Posted by TOKYO MATCHA SELECTION - Chris Young (living in UK) on 12th May 2018
Shincha (新茶) means 'New tea'. The term refers to the first tea harvest of the season. So that consumers can enjoy the qualities of the young leaves, tea farmers process and package the first flush without storing or ageing. The resulting 'new tea' has a wonderfully fresh, grassy aroma, which some consider superior to that of tea made from subsequent crops.
When is Shincha Produced and Sold?
The spring tea harvest traditionally begins on the 88th day of spring according to the old lunar calendar. This auspicious day falls around mid-April. By this time, the tea bushes have awoken from their winter slumber and have begun using their stored nutrients to push out tender new leaves. The first flush of leaves must be picked very carefully to avoid breakage. Shincha only remains on sale until June or July, as connoisseurs tend to snap it up!
Shincha is not always picked in spring. The first flush of the autumn harvest season may also be called shincha and likewise remains on the market for a limited period.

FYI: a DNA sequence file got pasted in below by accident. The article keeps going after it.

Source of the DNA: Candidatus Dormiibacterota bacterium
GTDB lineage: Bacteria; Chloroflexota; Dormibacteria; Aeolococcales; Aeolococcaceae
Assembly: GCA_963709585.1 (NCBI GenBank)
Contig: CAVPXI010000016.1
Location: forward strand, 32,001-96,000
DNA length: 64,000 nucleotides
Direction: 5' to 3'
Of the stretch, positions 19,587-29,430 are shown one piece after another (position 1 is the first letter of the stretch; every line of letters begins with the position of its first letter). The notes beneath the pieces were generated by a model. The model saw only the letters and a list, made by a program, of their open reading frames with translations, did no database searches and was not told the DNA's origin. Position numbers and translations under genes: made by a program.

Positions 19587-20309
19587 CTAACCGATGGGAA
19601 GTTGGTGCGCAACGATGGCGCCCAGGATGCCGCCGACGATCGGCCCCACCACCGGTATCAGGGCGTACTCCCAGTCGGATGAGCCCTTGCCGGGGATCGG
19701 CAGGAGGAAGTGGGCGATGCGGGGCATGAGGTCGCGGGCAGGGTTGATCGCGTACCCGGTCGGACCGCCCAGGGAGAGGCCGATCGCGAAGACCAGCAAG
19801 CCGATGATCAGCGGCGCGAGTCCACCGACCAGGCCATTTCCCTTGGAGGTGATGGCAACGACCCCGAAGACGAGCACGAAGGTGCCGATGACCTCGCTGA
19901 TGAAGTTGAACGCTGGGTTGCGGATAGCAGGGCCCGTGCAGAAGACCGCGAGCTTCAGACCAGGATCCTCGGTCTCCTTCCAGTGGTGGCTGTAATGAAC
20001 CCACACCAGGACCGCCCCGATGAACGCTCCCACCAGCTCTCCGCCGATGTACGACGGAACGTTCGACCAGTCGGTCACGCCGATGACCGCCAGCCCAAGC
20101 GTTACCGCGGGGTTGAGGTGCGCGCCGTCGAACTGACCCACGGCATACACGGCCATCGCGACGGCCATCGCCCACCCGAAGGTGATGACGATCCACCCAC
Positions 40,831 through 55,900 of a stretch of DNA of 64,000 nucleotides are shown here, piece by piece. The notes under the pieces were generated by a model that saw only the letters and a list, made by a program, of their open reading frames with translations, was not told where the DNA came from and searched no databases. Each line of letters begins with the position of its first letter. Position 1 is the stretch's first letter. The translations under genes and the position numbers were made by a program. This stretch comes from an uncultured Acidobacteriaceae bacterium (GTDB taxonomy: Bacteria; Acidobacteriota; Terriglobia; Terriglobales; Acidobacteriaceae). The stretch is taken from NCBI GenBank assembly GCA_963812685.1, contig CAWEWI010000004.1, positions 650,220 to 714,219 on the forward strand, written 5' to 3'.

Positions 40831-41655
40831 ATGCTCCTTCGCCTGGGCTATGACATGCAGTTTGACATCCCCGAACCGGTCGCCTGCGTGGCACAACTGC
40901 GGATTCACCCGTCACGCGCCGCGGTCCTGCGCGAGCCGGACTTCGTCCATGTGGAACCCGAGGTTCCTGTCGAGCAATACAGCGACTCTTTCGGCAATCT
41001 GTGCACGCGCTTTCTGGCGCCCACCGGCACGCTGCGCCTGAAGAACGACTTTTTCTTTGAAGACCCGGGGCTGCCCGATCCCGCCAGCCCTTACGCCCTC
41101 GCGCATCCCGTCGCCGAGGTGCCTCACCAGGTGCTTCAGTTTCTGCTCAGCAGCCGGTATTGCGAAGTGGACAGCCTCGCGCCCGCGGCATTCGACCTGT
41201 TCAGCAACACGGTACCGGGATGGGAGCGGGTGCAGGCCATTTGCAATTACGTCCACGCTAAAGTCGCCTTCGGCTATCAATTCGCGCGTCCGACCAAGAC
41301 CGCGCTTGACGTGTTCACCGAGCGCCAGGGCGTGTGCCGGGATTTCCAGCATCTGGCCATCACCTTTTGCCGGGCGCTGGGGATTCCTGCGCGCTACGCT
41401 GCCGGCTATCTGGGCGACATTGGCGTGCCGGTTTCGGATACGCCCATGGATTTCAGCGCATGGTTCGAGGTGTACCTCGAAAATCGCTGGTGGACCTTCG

Shincha and the Seasons
People often say that Japan's seasons are particularly distinct. Thanks to sharp changes in the weather, even Japanese city-dwellers feel a strong connection to the seasons. Could this also explain their attachment to seasonal 'firsts' such as the first sakura and the first tea harvest?
It is tempting to think that the excitement surrounding shincha is connected to nostalgia for an agricultural past, when the work calendar was dictated by the harvests. Today, however, it probably has more to do with connoisseurship and the value attached to limited editions. Japanese consumers, notoriously obsessed with quality, believe that there is an optimal moment to buy and consume each food.
How to Enjoy Shincha
Traditionally, drinking shincha in the spring is associated with good luck and health for the year to come. Whether or not you believe in luck, greeting the warmer weather with a lively and refreshing cup of shincha is a perennial pleasure.
Many tea lovers enjoy comparing shincha from one year to the next. You might also find it interesting to taste the difference between a fresh 'new tea' and a more mature, mellow sencha. Which do you prefer?